HP has invested and bought software testing companies and created the HP ALM suite. The HP Application Lifecycle Management is another product that has been around for a while and is popular.

For those who want to avoid purchasing pricey licences for these tools, the trend seems to indicate the use of open source tools such as SoapUI, JMeter, Selenium etc. and getting it customised to meet their testing needs. Again, it is a critical judgment call for you to make. Sometimes, it is the best choice forward but sometimes, it is not based on the variables I mentioned earlier.

You will want to have a source code repository management system tied to an automated build system which deploys into a pristine test environment where testing can begin. You will also want a bug tracking system. The more that these various elements are integrated with each other (which is pretty much the norm nowadays), the smoother the cycle will be.

There are many stakeholders involved in the final product, each with differing priorities. These may include the development team, project managers, service team, product manager, customers, senior management, sales and the testing team itself. How do you decide on the who to pay more attention to, how much weight to place on their feedback and what each considers to be critical components of the product being tested?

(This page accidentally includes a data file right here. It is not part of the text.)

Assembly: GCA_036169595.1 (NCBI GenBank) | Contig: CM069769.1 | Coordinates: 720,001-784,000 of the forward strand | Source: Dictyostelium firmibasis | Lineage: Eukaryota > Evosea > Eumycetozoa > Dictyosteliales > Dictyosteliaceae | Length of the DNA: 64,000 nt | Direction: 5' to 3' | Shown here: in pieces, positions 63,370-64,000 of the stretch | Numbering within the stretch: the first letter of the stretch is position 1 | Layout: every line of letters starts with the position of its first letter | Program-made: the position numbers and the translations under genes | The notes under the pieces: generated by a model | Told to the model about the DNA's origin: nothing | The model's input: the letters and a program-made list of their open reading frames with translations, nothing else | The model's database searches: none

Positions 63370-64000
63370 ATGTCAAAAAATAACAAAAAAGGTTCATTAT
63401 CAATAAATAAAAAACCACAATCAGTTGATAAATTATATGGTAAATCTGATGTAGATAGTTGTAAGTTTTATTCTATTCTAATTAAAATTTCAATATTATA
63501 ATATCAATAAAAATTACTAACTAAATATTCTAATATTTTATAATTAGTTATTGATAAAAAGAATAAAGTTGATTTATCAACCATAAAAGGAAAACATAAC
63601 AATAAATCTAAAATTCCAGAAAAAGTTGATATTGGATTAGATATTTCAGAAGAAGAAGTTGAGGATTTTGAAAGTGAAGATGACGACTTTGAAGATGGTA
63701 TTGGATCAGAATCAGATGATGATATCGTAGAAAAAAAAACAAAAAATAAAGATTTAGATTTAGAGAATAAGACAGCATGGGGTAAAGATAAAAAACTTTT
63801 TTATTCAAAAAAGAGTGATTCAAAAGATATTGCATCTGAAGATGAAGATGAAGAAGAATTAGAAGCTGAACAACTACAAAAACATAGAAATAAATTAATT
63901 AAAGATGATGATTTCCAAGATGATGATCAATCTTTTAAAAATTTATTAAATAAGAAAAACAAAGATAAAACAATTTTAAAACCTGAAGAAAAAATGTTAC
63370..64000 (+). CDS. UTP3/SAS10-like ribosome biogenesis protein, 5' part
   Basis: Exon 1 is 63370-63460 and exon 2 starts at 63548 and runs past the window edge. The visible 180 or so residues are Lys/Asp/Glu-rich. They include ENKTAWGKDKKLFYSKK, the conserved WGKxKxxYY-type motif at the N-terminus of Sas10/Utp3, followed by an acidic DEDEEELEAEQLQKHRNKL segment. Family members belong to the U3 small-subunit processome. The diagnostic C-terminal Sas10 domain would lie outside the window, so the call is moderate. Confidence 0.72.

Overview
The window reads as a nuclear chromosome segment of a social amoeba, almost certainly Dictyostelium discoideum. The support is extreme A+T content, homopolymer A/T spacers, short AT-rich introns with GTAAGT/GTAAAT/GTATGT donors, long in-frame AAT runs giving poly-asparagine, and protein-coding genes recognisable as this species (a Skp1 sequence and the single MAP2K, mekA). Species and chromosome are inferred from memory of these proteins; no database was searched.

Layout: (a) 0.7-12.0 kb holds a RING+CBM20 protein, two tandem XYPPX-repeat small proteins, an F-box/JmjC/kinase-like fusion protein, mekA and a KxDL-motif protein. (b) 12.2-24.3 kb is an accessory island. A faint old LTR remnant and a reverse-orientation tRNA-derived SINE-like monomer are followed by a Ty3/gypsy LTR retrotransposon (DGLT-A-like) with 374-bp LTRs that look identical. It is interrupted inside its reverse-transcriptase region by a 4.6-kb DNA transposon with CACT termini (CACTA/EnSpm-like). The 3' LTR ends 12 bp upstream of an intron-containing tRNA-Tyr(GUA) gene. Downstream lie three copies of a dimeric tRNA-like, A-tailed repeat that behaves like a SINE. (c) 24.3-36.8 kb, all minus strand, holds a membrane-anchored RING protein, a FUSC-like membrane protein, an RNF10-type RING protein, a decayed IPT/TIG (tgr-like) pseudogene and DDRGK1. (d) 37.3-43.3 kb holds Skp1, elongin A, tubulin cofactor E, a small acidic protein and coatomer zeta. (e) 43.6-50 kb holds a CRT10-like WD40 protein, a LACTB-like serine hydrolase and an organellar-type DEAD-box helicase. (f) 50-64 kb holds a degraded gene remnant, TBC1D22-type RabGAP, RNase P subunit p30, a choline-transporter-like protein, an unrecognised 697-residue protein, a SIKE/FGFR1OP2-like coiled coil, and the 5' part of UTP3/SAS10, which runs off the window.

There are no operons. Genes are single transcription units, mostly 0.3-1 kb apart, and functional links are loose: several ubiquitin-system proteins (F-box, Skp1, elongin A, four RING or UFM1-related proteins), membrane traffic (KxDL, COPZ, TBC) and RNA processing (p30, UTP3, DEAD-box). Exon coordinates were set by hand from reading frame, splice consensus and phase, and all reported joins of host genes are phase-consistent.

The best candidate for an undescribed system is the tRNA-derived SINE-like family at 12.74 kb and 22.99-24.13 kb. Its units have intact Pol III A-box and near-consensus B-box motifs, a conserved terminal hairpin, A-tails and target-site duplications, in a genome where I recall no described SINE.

Christopher : You want your QA / testing team to be involved from the start ie from your first meeting with the stakeholders, where you discuss their requirements and what they want. As the business requirements are converted into technical requirements, QA will study and work out how to test each requirement. Once these individual elements are broken down and then agreed upon, it will be documented and signed off by all parties involved.

The master QA plan should also refer to contingencies in that any request for a change or addition will need to be discussed and agreed upon for it to be included in the current release. If the change or addition is requested after testing is in full swing, then the requests can be added in future releases.

Having worked with US State governments, I have seen exceptions being made – in cases where there are changes in the state law  – but these are the exception. In most other cases, the goal should be to identify and then clarify what can reasonably be delivered within a particular timeframe. This process, in my opinion, has been refined and therefore, much more manageable now than the longer cycles found in projects using Waterfall or V SDLC methodology.

In your experience, how do you begin to understand the testing responsibility of your team? How do you start to discover this? How do you deal specifically with the gaps within the team?

Christopher : It is essential that members of the QA / Testing team (not the entire team) are involved from the very beginning. This provides more time for QA to understand and itemise their responsibilities. The short answer is planning. When there is enough planning, QA is fully prepared. As they proceed, they are able to identify gaps using effective communication 3C’s and fill such gaps in situations where there are additional personnel or additional tools are required.